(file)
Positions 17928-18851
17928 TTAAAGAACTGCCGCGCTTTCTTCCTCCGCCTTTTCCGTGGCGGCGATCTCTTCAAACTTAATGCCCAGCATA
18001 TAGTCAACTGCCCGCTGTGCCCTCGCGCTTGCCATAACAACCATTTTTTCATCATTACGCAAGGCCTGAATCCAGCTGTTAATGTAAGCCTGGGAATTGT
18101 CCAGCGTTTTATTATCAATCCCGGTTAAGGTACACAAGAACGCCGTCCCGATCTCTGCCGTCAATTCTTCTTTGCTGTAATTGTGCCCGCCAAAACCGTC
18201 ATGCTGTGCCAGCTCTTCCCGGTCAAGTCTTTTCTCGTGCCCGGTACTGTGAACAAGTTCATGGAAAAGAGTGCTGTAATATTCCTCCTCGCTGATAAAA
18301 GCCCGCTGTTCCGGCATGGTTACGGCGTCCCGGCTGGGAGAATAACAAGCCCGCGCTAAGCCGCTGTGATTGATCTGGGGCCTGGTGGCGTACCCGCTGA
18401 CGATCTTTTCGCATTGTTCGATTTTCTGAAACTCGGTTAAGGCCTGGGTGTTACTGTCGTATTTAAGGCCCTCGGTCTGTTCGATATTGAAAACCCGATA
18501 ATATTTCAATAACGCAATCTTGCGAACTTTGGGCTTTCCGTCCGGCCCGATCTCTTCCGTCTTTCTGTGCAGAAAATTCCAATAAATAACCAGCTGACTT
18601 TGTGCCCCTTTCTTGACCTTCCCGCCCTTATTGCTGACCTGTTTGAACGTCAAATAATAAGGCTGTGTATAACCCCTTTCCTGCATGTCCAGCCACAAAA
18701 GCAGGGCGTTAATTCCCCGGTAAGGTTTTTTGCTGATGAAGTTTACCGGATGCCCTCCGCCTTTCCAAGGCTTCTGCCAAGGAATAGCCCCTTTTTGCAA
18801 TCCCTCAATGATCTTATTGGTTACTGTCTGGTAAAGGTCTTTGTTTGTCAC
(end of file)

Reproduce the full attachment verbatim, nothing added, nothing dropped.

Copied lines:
Positions 17928-18851
17928 TTAAAGAACTGCCGCGCTTTCTTCCTCCGCCTTTTCCGTGGCGGCGATCTCTTCAAACTTAATGCCCAGCATA
18001 TAGTCAACTGCCCGCTGTGCCCTCGCGCTTGCCATAACAACCATTTTTTCATCATTACGCAAGGCCTGAATCCAGCTGTTAATGTAAGCCTGGGAATTGT
18101 CCAGCGTTTTATTATCAATCCCGGTTAAGGTACACAAGAACGCCGTCCCGATCTCTGCCGTCAATTCTTCTTTGCTGTAATTGTGCCCGCCAAAACCGTC
18201 ATGCTGTGCCAGCTCTTCCCGGTCAAGTCTTTTCTCGTGCCCGGTACTGTGAACAAGTTCATGGAAAAGAGTGCTGTAATATTCCTCCTCGCTGATAAAA
18301 GCCCGCTGTTCCGGCATGGTTACGGCGTCCCGGCTGGGAGAATAACAAGCCCGCGCTAAGCCGCTGTGATTGATCTGGGGCCTGGTGGCGTACCCGCTGA
18401 CGATCTTTTCGCATTGTTCGATTTTCTGAAACTCGGTTAAGGCCTGGGTGTTACTGTCGTATTTAAGGCCCTCGGTCTGTTCGATATTGAAAACCCGATA
18501 ATATTTCAATAACGCAATCTTGCGAACTTTGGGCTTTCCGTCCGGCCCGATCTCTTCCGTCTTTCTGTGCAGAAAATTCCAATAAATAACCAGCTGACTT
18601 TGTGCCCCTTTCTTGACCTTCCCGCCCTTATTGCTGACCTGTTTGAACGTCAAATAATAAGGCTGTGTATAACCCCTTTCCTGCATGTCCAGCCACAAAA
18701 GCAGGGCGTTAATTCCCCGGTAAGGTTTTTTGCTGATGAAGTTTACCGGATGCCCTCCGCCTTTCCAAGGCTTCTGCCAAGGAATAGCCCCTTTTTGCAA
18801 TCCCTCAATGATCTTATTGGTTACTGTCTGGTAAAGGTCTTTGTTTGTCAC